— EDG

Thea Princewill is a writer for magazines, newspapers, television, advertising agencies, and corporations. In fact, when she isn’t writing, she is usually reading. Or copy-editing. Or proofreading. Thea lives in South Florida and is currently working to improve her French language skills.

Thea Princewill

***

Semein Washington is a poet whose published work can be found in Light, Eye to the Telescope, Sijo: An International Journal of Poetry and Song, Sonder Midwest, and is forthcoming in Hawai’i Review. Semein’s work is ecstatic poetry discussing topics of nature, science, religion, music, comic books, and human experience. He currently lives in Richmond, Virginia, and teaches as an adjunct professor of English at John Tyler Community College.

Semein Washington

***

If you’re new here: In 2010, a little idea for sharing essays on childhood got a big boost when Anne Clinard Barnhill submitted “Winter Solstice” to an unknown fellow West Virginian. I wanted to pursue the idea there is a lot to say about how our early experiences shape the world. Anne later sent “Melungeons and Mystery,” as well as “Staying.” It is because of Anne’s belief in Essays on a West Virginia Childhood that the project became something so much bigger, an online literary journal that publishes writers from coast to coast in the USA, and beyond.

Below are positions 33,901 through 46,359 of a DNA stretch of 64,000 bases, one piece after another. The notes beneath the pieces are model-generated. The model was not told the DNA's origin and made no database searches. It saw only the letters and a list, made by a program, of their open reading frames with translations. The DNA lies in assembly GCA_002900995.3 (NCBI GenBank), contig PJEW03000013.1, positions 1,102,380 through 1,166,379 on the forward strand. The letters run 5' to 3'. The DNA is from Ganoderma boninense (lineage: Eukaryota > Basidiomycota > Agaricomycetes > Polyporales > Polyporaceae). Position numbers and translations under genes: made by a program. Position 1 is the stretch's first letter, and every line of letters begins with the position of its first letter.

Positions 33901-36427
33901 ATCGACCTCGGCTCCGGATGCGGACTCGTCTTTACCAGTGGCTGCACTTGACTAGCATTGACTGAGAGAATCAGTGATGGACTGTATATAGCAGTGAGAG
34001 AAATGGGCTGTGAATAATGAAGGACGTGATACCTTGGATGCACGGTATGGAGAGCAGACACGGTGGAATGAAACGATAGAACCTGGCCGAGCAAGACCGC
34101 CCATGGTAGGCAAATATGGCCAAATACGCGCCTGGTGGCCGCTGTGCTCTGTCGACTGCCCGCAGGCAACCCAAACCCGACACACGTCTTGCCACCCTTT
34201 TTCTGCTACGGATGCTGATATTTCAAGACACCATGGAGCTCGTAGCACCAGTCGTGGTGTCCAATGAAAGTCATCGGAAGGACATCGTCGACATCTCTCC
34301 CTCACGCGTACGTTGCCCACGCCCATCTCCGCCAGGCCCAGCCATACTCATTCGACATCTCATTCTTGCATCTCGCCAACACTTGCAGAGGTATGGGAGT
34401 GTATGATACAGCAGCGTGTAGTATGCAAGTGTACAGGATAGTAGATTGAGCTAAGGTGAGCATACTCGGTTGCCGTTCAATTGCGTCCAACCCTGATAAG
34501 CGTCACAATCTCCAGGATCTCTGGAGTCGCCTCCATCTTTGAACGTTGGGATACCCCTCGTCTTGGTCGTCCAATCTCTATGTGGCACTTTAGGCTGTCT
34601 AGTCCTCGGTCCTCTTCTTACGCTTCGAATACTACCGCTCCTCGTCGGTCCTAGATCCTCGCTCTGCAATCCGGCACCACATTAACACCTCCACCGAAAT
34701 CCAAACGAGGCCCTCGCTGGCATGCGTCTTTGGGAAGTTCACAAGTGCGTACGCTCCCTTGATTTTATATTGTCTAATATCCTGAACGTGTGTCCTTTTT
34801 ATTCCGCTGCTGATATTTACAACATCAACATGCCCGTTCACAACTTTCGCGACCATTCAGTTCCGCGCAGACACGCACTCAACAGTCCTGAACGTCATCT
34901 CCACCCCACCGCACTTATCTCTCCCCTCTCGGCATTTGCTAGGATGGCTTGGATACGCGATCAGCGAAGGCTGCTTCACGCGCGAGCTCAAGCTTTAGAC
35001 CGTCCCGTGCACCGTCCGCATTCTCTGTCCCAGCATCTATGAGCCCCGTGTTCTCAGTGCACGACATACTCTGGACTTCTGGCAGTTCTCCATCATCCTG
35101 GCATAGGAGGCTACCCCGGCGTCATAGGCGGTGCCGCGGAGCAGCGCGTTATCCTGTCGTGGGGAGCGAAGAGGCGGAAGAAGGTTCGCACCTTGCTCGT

Untitled © Sharon Lyn Stackpole

Creative Nonfiction, #19, Spring 2021

d. e. fulford, 1992-1996
Diane Gottlieb, Deadman's Float
Linda Jordan, Boyhood in 3 Parts
Marie Manilla, Sasquatch
Anna Oberg, Thundersnow
Virginia Watts, Sleds

Featured Artist

Sharon Lyn Stackpole

Submissions open soon for our next issue: #BarnhillPrize, June 1-July 31.

Here are links to jump right to what’s in our latest issue! Rather than writing summaries of each piece, we are trying something new with #19. Using Facebook and Twitter, we will post pull lines from each essay throughout the coming week, paired with links to the writing.

There’s an impressive blend of craft styles in this issue: flash, braid, lyric, bespoke structure. It’s gratifying to attract and publish such quality work. Dive right in, or follow us on the socials and let your mind dine with leisure as we serve up the good stuff all week.

Thank you for your support.